Why a job always takes 1000 times longer than expected

I have a bad habit at work.

I consistently underestimate the amount of time it takes to do a job. This is partly because I always assume my first idea will work flawlessly (unfortunately, untrue), that when I fabricate something for the job I’ll be able to find everything required right away, and that nothing will ever go wrong.

I am not alone in my struggle with these types of problems at work. But with experience comes the ability to correctly estimate the amount of time it takes to do a task, and allow for extra time if something goes wrong, and know that a job isn’t finished until everything looks better than how you found it.

The cleanup at the end of the job is so often what I forget about during my planning stage. Which ironic because it usually ends up being my favorite part.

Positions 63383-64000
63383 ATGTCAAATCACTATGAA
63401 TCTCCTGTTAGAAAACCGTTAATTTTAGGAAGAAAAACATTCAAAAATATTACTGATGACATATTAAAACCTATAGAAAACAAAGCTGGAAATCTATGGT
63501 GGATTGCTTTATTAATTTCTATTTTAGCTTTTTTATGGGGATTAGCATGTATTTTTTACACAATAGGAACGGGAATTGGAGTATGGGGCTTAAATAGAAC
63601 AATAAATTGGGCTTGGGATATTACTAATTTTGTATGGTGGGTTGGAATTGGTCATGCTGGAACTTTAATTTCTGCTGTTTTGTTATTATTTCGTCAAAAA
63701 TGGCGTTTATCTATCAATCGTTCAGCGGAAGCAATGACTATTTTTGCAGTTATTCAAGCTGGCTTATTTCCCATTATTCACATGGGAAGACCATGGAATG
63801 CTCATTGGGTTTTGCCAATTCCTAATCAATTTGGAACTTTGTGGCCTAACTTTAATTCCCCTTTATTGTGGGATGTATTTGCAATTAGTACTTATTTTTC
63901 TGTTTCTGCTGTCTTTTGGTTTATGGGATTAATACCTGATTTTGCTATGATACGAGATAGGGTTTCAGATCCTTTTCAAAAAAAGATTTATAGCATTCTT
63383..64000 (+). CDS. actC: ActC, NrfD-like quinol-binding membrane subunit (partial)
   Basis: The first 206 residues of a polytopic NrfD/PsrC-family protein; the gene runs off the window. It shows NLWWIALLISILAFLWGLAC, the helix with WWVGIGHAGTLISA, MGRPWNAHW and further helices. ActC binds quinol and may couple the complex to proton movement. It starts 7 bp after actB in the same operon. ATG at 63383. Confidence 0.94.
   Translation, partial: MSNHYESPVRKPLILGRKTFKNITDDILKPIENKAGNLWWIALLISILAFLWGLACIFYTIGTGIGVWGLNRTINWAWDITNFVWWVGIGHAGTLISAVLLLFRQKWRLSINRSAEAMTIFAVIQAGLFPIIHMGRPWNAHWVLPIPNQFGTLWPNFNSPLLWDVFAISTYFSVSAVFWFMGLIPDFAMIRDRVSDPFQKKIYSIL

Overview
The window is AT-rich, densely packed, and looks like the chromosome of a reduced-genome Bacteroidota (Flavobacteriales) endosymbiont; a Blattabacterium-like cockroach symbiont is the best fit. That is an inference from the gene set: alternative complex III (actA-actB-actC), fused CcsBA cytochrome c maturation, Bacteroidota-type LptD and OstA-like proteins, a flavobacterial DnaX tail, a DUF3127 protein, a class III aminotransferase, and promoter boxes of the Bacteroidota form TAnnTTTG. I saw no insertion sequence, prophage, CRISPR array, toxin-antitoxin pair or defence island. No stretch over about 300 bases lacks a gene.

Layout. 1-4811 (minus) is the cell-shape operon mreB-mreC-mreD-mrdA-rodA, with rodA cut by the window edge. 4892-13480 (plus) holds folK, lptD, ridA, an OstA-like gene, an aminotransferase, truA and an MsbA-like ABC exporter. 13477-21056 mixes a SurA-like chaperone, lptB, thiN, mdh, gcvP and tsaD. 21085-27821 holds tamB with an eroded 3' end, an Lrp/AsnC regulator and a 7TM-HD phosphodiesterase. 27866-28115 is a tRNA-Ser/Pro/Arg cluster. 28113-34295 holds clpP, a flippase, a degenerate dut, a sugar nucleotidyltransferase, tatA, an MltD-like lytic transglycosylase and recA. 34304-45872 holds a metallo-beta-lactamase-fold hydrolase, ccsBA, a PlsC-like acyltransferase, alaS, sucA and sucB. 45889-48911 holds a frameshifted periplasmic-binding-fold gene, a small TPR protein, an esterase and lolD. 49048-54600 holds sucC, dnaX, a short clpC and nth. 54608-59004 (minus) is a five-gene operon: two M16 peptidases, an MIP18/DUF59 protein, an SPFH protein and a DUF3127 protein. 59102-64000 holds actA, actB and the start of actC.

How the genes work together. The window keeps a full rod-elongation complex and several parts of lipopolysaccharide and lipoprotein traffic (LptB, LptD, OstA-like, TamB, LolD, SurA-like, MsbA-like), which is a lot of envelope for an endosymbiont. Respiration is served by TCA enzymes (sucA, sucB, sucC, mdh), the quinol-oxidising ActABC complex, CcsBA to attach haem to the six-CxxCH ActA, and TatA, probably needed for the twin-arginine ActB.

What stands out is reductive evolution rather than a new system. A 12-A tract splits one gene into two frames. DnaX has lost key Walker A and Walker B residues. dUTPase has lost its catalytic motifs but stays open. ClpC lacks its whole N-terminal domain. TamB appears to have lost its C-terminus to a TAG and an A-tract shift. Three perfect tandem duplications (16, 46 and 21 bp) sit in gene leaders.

It may take me 2 hours to do a job (though usually longer because of all the learning), it may take me at least another 20 minutes after that to put all my tools and materials away, ensure the space I worked in is free of debris, and to sign off the task in the computer and my work log.

This is the part I enjoy the most, as it is putting everything back in order, returning the space back to normal, and make the area safe again for others to work in. It allows me to have piece of mind that someone won’t get hurt by an errant tool lying around, or cause something to break later on because I rushed through the end of the job.

Yes, it takes me longer to do a job, and hopefully with time I’ll become quicker. But as far as I’m concerned, while I’m still learning, slow and steady will always win the race to crew change day.

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